Turning now to FIG. 1, the invention may be used to provide a photoconductor device which essentially comprises a thin undoped cadmium telluride film 2 on a substantially pure iron substrate 4. The term "undoped" is intended to denote the fact that the telluride is substantially free of impurities of the type that modify its conductivity. Bonded to the opposite side of the film 2 is a thin layer 6 of indium. The latter layer preferably covers only the outer margin of the film 2, leaving the majority of the upper surface of the film exposed to receive light, e.g. sunlight. Both the iron substrate and the indium make ohmic rather than rectifying junctions with the cadmium telluride film, and suitable terminal contacts in the form of metal leads 10 and 12 are attached to the substrate and indium layer for the purpose of coupling the device into a suitable electrical circuit. By way of example, the relative thicknesses of the iron substrate, cadmium telluride film and indium layer may be 0.03 cm, 3.0 microns, and 0.005 cm respectively. In such a device the cadmium telluride serves as a photoconductor, its electrical resistance decreasing with increasing light stimulation, and the iron substrate 4 and indium layer 6 function as electrodes. Of course, the indium could be deposited in a different geometric configuration, e.g. a grid pattern, which leaves an adequate portion of the upper surface of the cadmium telluride film exposed to light.
In the embodiment of FIG. 2, the iron substrate 4A is coated on one side with a relatively thin layer 14 of indium. The indium layer is bonded to the iron substrate and makes an ohmic contact therewith. Overlying and bonded to the indium is a film or layer 16 of undoped cadmium telluride. The layer 14 also makes an ohmic contact with layer 16. Overlying and bonded to the layer 16 is a film or layer 18 of undoped copper telluride. Overlying and bonded to the copper telluride film is a conductive layer 20 in the form of a grid consisting of a plurality of fingers 22 connected by at least one collector or bus bar 24. The layer 20 is made of aluminum or indium and forms an ohmic contact with the copper telluride film. By way of example, the relative thickness of the substrate 4A and the layers 14, 16, 18 and 20 may be 0.025 cm, 0.005 cm, 0.005 cm, 5.0 microns, and 0.001 cm. In such a device, the iron substrate 4 and the aluminum or indium grid 20 function as electrodes, the indium layer 14 provides improved adhesion of the telluride to the iron substrate, and the cadmium and copper telluride layers 16 and 18 form a light-sensitive rectifying junction. When the foregoing device is connected to an external circuit by suitable terminal leads shown schematically at 23 and 25 and its copper telluride layer is illuminated by sunlight, a photovoltaic output or emf is generated across the rectifying junction and current is delivered to the exterior circuit.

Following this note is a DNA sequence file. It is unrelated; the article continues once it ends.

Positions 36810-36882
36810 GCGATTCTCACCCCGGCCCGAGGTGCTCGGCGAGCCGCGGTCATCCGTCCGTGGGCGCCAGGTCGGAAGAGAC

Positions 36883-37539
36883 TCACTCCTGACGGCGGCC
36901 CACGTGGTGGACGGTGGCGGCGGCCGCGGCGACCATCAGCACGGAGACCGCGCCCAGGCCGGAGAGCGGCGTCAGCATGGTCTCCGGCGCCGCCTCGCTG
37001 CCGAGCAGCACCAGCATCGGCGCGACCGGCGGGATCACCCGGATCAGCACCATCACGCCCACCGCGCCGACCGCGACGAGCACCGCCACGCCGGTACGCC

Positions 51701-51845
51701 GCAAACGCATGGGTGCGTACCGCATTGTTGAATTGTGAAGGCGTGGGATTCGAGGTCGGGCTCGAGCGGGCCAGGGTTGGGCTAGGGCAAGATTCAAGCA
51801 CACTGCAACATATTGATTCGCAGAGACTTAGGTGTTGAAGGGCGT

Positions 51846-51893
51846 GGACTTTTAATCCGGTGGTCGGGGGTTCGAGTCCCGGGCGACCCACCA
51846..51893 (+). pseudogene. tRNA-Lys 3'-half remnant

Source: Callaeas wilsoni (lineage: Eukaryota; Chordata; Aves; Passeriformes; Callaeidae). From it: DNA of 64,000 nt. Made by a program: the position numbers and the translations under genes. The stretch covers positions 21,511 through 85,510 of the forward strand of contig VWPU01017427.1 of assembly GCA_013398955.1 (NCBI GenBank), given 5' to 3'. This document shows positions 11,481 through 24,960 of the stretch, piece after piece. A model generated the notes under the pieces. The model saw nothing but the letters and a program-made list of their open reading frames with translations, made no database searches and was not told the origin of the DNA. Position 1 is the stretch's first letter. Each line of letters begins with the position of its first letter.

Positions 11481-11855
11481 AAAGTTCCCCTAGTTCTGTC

In the embodiment of FIG. 3, an iron substrate 4B with a thickness of approximately 0.04 cm is coated on one side with a layer 28 of p-type cadmium telluride (e.g. phosphorous-doped cadmium telluride) measuring approximately 2.0 microns in thickness. The iron substrate makes an ohmic contact with layer 28. Fully covering and bonded to layer 28 is a layer 30 of n-type cadmium telluride (e.g. iodine-doped cadmium telluride) having a thickness of about 2 microns. A grid 32 similar in form to grid 20 overlies and is bonded to and forms an ohmic contact with layer 30. Grid 32 is made of aluminum, indium or zinc and may have a thickness of about 0.005 cm. Grid 32 and substrate 4B function as electrodes and layers 28 and 30 form a photoresponsive rectifying junction. Hence, if the device is coupled to an external circuit by conductive terminal leads 23 and 25 connected to substrate 4A and grid 32 respectively, an emf will be produced and current will flow in the external circuit when the n-type cadmium telluride layer is illuminated by solar energy.
FIG. 4 illustrates a Schottky-barrier solar cell comprising an iron substrate 4C, an n-type cadmium telluride layer 36 bonded to the substrate by an intervening layer 34 of indium metal, a transparent gold film 38 fully overlying and bonded to the cadmium telluride layer, and a grid 40 made of aluminum or indium overlying and bonded to the gold film. The grid 40 is similar in geometry to grids 20 and 32. The substrate 4C and the grid 40 make ohmic contact with layers 34 and 38 respectively and thus can function as electrodes to which leads 22 and 24 may be connected for coupling the device to an external circuit. By way of example, the relative thicknesses of substrate 4C, layers 34, 36 and 38, and grid 40 may be 0.03 cm, 0.001 cm, 3.0 microns, 80 A. units and 0.005 cm. The gold layer 38 forms a photoresponsive Schottky-barrier rectifying region or junction with the n-type cadmium telluride, so that an emf is produced across the junction and current will flow to an exterior circuit via leads 23 and 25 when the gold layer is illuminated with sunlight.